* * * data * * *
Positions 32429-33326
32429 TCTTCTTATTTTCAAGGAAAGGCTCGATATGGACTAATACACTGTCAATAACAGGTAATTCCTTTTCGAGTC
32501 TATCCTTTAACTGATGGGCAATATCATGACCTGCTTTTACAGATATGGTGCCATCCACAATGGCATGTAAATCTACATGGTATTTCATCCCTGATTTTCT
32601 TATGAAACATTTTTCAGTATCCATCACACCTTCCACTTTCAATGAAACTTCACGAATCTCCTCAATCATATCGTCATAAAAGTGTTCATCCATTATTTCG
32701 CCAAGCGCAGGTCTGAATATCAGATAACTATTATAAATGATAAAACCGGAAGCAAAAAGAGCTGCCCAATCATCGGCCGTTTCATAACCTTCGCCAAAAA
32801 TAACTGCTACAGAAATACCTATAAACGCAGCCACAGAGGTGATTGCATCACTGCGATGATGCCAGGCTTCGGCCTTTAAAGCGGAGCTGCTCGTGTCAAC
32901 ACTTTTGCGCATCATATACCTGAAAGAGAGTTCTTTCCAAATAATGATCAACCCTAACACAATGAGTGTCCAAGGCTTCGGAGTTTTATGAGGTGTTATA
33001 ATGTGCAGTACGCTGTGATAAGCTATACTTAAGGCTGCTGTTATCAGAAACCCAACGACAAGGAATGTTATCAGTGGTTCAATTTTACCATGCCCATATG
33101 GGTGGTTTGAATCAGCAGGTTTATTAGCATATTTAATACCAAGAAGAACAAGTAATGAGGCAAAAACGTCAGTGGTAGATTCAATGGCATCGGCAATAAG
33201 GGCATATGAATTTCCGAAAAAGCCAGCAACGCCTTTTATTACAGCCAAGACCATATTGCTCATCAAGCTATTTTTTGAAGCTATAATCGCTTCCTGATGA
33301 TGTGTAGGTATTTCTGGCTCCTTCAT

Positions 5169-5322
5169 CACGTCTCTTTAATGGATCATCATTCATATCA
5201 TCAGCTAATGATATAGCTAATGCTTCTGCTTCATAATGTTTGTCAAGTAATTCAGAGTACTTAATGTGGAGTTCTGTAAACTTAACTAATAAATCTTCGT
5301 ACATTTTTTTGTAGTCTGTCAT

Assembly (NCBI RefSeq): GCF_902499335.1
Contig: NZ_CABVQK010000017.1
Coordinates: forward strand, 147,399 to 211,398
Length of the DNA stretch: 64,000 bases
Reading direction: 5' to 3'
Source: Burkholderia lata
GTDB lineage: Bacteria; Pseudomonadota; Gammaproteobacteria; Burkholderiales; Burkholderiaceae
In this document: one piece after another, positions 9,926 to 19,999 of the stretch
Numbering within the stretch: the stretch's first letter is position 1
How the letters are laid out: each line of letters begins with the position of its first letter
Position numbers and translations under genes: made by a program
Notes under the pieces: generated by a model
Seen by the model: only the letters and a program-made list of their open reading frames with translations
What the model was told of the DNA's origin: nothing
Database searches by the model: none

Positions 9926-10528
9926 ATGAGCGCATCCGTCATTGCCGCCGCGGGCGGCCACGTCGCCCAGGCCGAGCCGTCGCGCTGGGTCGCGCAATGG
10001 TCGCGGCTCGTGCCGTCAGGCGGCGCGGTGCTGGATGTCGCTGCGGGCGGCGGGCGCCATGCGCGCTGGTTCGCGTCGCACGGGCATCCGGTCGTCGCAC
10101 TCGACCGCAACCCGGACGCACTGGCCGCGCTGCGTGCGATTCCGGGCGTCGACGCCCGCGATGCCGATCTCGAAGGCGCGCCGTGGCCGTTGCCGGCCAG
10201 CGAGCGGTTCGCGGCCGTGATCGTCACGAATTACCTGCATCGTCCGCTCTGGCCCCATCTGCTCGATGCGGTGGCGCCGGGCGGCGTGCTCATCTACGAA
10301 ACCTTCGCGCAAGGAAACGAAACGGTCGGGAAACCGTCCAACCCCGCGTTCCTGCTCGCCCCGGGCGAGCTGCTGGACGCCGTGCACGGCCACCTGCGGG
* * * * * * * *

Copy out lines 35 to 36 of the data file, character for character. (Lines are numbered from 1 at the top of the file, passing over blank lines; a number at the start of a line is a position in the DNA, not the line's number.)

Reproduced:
10201 CGAGCGGTTCGCGGCCGTGATCGTCACGAATTACCTGCATCGTCCGCTCTGGCCCCATCTGCTCGATGCGGTGGCGCCGGGCGGCGTGCTCATCTACGAA
10301 ACCTTCGCGCAAGGAAACGAAACGGTCGGGAAACCGTCCAACCCCGCGTTCCTGCTCGCCCCGGGCGAGCTGCTGGACGCCGTGCACGGCCACCTGCGGG